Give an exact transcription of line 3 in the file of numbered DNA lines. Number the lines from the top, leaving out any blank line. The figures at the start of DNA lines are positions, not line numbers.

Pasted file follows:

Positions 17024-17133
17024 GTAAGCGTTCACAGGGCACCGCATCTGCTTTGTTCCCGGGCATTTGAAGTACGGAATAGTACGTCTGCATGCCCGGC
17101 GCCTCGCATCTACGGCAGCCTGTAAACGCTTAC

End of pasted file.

17101 GCCTCGCATCTACGGCAGCCTGTAAACGCTTAC